The second word in the Bill that I believe should have a much more clear understanding is "intelligence". What does intelligence mean in present day English or present day French? To what does it refer? Whose life does it interfere with? What does it mean in relation to myself or to any other Canadian? Who has the right to look into my life, to find out things about my life, to keep them secret from me and from lots of other people, but which could be used against me whenever those in power decide that I have become a subversive, one who endangers the security, as they would say, of the state?

Full View Permalink

June 7, 1984

Mr. Bob Ogle (Saskatoon East):

Mr. Speaker, I have only a few minutes to speak on this issue today but I am happy to be afforded an opportunity to say a few words about it.

In general, I support what this Bill is attempting to do. I appreciate, as I imagine the mover of the Bill appreciates, that there was no chance that it would pass today. Nevertheless, it has given Members of the House another opportunity to speak on this matter. I congratulate both the mover of the Bill and the Hon. Member for Provencher (Mr. Epp) for addressing it from their points of view. As Members know, I speak from a political position in the sense of a political future in this House. I would like to add to that the feeling which I have regarding what has taken place in our country, particularly in Manitoba.

I believe that one of the major factors in the debate has been fear of the unknown. When there is fear, there is distortion. I grew up in a world which was not unlike Manitoba. I grew up in Saskatchewan. When I was a child, I literally lived in a language laboratory. If I had known what it was and if I had been open to it, I could have learned seven languages within two miles of where I was living. Unfortunately, at that particular time in history, my parents-who were Irish, from Quebec and completely bilingual in French and English-felt that there was something wrong in passing on to their children the ability to speak bilingually. I do not know why they felt that way. Thank God that is no longer true. On my way home to Saskatoon the other day, I rode with the president of the French schools in Saskatoon. He cannot speak a word of French. His four children are in the schools because he wants them to be bilingual. Somehow or other the fear that my parents were able to instil into our generation will not, I hope, be instilled into the next generation.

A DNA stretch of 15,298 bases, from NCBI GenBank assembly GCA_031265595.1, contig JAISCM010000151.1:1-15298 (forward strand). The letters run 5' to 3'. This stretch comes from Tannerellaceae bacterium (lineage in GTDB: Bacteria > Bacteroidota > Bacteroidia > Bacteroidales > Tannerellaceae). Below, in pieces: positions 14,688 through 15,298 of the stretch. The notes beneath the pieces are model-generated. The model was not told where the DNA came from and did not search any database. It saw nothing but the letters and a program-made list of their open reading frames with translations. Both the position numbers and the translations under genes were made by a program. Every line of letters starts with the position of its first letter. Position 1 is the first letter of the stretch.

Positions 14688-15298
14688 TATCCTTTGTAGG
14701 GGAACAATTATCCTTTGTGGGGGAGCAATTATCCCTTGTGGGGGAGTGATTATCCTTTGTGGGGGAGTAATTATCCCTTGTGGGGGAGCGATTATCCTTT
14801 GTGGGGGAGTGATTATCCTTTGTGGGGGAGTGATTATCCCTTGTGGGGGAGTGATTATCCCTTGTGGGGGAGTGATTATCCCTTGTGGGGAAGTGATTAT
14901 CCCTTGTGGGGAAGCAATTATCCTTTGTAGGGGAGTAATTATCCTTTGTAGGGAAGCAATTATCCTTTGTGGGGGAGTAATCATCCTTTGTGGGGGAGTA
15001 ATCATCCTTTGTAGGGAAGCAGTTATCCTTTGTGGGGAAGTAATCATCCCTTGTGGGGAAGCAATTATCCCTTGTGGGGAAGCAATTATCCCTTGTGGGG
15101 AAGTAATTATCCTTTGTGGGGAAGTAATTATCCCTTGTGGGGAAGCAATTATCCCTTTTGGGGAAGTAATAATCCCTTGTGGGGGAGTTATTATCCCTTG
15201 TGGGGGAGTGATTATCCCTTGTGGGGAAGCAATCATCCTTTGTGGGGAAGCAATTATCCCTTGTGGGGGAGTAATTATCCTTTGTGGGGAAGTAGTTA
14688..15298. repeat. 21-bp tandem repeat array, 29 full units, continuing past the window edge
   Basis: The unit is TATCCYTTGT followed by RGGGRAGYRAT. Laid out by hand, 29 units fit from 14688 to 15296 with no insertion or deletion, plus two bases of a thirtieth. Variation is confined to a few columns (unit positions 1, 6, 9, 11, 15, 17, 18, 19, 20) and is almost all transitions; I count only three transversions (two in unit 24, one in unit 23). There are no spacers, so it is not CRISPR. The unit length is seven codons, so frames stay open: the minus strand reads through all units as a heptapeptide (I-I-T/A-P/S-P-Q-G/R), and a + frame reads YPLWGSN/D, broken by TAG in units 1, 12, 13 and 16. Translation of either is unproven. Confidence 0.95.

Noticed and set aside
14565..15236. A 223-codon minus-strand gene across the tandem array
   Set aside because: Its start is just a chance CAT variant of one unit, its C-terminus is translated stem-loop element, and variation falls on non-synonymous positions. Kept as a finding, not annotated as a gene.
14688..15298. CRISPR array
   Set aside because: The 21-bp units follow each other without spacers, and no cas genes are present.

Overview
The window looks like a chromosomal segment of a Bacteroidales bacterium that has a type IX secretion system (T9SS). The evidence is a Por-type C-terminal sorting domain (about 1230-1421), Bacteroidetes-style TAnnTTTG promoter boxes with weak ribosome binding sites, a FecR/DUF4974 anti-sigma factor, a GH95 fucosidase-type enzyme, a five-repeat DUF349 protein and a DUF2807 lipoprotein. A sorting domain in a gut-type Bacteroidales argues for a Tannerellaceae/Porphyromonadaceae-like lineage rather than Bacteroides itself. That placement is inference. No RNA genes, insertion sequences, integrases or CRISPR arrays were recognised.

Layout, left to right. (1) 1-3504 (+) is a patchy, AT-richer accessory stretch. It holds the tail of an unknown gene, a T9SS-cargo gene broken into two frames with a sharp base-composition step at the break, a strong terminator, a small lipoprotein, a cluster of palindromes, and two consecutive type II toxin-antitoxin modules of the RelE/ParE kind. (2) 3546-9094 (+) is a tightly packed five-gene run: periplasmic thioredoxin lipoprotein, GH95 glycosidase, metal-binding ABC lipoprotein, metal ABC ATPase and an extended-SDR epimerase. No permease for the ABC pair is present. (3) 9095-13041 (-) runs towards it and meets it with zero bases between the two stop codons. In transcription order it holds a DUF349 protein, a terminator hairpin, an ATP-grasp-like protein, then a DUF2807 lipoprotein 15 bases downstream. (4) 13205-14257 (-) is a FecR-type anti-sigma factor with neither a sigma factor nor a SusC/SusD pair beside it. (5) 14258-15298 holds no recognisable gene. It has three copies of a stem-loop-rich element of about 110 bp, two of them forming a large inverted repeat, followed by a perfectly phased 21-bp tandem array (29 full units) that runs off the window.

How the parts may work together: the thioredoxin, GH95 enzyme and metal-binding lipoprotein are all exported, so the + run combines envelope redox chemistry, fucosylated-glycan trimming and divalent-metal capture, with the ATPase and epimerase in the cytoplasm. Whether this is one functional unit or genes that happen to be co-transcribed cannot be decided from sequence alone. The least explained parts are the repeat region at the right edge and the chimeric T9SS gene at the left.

When I was about seven or eight years of age, there was an old French Canadian farmer who had come from Quebec and had become bilingual. He spoke with an accent, but he spoke English very clearly. He told me that I should learn another language. He told me that a language is a very light load to carry. That was great advice because a language is a very light load to carry. There is nothing to be afraid of in being able to understand another person who speaks another language. No one in Canada is forced to learn another language. They do not have to learn English nor do they have to learn French. However, it is very nice to be able to speak two, five or ten languages. What is really required is a change in mentality. That may come in the next generation, although I believe that the confrontation which has taken place in recent history in Manitoba would not bring that about. There seems to have been a lack of will to reach an understanding.